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Is this PEM?

A.B.

Senior Member
Messages
3,780
Yesterday I took a 20 minute walk to the park to spend some time in the sun. After about 10 minutes of walking I suddenly felt markedly more exhausted. It wasn't too bad, just uncomfortable, and so I continued to the park. The exhaustion was still there upon returning home. As I woke up today, I immediately knew that I wasn't going get anything done. My back hurts, I can't concentrate, I'm irritable, and my energy levels are low. There is no apparent reason for the sudden worsening.
 

peggy-sue

Senior Member
Messages
2,623
Location
Scotland
Is it humid?
I can't handle heat. Particularly if it is humid. It's exhausting, saps every iota of energy.

But if I had been feeling "uncomfortable" on the walk there, I would have gone back.

It is really important not to exceed your energy levels, feeling uncomfortable is a sign that you are already exceeding yourself.:oops:
 

Indigophoton

Senior Member
Messages
127
Location
UK
I suddenly felt markedly more exhausted.

For me, a very sudden collapse of energy and/or muscle strength usually correlates with methylation having stopped.

If methylation is working, then my energy drains away without the abrupt fall-off, more like a battery running down, and leads to PEM if the battery runs too flat.

The day-after symptoms you describe are consistent with PEM, in my experience.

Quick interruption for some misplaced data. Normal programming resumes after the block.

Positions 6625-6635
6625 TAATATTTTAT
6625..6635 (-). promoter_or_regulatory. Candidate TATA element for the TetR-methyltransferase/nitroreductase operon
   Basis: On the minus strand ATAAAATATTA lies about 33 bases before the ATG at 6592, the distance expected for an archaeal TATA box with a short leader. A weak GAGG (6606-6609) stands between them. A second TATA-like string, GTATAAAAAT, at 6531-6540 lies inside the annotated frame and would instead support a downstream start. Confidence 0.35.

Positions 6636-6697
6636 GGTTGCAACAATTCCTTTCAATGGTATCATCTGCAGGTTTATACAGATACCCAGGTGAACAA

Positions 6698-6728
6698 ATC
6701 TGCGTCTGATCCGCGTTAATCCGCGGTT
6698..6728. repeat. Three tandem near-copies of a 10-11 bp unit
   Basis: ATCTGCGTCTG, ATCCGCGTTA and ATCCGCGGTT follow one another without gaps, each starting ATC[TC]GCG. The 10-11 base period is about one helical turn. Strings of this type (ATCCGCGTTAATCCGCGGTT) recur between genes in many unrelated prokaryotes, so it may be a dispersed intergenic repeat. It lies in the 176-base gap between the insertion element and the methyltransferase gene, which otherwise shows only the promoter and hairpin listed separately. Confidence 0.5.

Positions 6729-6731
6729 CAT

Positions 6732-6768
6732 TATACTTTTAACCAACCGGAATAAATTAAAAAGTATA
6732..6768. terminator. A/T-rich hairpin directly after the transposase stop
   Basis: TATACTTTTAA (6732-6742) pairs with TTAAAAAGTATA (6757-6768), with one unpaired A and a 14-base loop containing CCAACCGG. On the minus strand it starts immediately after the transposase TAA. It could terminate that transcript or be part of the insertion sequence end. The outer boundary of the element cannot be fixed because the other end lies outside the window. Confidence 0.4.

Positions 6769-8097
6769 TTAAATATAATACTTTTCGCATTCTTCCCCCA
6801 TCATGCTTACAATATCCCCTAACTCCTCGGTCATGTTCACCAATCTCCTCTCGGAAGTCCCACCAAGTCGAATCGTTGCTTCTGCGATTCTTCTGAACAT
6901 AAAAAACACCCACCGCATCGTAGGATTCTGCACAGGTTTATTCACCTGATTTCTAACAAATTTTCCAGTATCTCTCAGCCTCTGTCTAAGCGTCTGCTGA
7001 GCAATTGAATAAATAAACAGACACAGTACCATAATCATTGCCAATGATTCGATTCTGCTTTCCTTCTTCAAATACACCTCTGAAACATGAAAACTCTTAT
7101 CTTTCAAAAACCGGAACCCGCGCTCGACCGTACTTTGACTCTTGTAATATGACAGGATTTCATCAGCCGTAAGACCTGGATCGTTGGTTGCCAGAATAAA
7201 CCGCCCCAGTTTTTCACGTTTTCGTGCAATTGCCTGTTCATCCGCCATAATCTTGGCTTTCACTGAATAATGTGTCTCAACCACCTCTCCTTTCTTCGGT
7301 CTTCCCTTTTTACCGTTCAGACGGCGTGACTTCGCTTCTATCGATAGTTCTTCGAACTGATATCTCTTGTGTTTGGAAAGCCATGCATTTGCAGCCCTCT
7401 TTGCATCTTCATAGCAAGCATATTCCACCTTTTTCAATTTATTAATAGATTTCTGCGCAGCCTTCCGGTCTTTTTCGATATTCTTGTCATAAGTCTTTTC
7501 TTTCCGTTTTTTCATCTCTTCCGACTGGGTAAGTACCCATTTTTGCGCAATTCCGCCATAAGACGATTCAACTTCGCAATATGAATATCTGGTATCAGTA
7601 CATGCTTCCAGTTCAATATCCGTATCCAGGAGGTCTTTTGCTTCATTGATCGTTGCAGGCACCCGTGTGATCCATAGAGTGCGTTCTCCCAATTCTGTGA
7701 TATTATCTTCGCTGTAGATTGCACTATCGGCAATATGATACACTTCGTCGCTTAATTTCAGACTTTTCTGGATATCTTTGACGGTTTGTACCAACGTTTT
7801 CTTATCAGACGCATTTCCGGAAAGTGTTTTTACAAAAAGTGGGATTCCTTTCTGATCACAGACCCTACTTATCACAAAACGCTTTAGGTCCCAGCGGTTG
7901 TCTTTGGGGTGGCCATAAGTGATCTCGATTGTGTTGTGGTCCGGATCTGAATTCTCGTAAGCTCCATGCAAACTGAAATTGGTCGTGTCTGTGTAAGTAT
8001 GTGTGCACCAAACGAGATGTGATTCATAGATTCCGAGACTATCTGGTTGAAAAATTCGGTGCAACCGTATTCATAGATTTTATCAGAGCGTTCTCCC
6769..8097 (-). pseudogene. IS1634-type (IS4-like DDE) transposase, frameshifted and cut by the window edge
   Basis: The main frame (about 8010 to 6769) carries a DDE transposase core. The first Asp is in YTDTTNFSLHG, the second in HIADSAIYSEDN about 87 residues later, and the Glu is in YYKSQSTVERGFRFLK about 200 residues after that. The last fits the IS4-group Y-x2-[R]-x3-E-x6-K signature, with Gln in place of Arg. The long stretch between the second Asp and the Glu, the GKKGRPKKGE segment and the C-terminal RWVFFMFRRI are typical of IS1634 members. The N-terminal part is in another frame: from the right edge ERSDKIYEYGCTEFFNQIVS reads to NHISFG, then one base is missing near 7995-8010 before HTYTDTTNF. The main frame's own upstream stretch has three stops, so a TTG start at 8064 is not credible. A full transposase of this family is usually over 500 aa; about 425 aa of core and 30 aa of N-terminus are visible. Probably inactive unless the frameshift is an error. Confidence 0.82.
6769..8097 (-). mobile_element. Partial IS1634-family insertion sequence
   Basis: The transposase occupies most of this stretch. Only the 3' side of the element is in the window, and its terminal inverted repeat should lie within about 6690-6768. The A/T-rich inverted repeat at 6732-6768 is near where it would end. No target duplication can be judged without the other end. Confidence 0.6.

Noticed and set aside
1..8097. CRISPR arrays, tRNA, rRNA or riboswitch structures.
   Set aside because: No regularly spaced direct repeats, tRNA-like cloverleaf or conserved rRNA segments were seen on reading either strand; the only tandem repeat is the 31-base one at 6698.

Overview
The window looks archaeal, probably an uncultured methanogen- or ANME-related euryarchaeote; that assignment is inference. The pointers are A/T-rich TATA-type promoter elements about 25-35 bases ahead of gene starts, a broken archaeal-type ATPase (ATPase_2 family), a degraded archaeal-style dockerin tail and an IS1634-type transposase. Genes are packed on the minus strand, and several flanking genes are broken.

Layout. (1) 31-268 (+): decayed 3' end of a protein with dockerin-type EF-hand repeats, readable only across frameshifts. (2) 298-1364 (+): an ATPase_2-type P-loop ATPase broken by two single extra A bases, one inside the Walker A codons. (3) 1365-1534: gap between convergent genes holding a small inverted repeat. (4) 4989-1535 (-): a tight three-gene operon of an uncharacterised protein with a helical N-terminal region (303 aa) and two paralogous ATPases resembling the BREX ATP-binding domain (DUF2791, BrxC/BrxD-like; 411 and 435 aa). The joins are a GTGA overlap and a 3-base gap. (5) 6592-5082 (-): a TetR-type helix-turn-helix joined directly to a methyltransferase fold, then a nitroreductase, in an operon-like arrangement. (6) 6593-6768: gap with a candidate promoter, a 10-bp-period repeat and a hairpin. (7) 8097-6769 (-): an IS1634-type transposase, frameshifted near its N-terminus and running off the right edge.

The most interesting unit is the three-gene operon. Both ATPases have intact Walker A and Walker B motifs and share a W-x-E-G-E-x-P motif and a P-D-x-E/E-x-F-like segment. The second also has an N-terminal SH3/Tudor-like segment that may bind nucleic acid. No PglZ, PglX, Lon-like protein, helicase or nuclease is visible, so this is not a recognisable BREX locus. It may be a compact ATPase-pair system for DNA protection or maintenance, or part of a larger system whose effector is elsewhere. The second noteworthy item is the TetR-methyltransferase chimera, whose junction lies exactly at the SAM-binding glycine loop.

On the other hand, perhaps you just have a bug? (Sometimes it's the easy explanation).
 

Seven7

Seven
Messages
3,444
Location
USA
T@ A.B he sun makes me feel terrible and crashes me (not mentioning taking a walk too) that would be a double no no for me. My doctor explained that the sun exacerbated herpes viruses or heat or something like that ( I was fuggy). I do not even use heating pads anymore. In my case yes that would have given me intimidate PEM.
 

Indigophoton

Senior Member
Messages
127
Location
UK
Not everybody is doing methylation stuff.
No, of course not, but for me the sudden drop-off in energy/strength is such a clear and obvious sign that I thought it worth mentioning, just in case it might be relevant to A.B., as a possibility he/she might not have thought of.
 

justy

Donate Advocate Demonstrate
Messages
5,524
Location
U.K
Hi A.B, it certainly sounds exactly like delayed PEM to me. I can usually tell when I have it because I wake up 2-3 days later feeling like I've been kidnapped whilst sleeping, taken to a party in a warehouse, given lots of vodka, danced with my hair down and perhaps swallowed some dodgy pills before being beaten with a baseball bat abd dumped back in my bed.

In reality I may have just gone for a 10 minute walk round my garden on the same day that a firend came over for a chat and cup of tea.

All the best,
Justy.
 

SOC

Senior Member
Messages
7,849
Yesterday I took a 20 minute walk to the park to spend some time in the sun. After about 10 minutes of walking I suddenly felt markedly more exhausted. It wasn't too bad, just uncomfortable, and so I continued to the park. The exhaustion was still there upon returning home. As I woke up today, I immediately knew that I wasn't going get anything done. My back hurts, I can't concentrate, I'm irritable, and my energy levels are low. There is no apparent reason for the sudden worsening.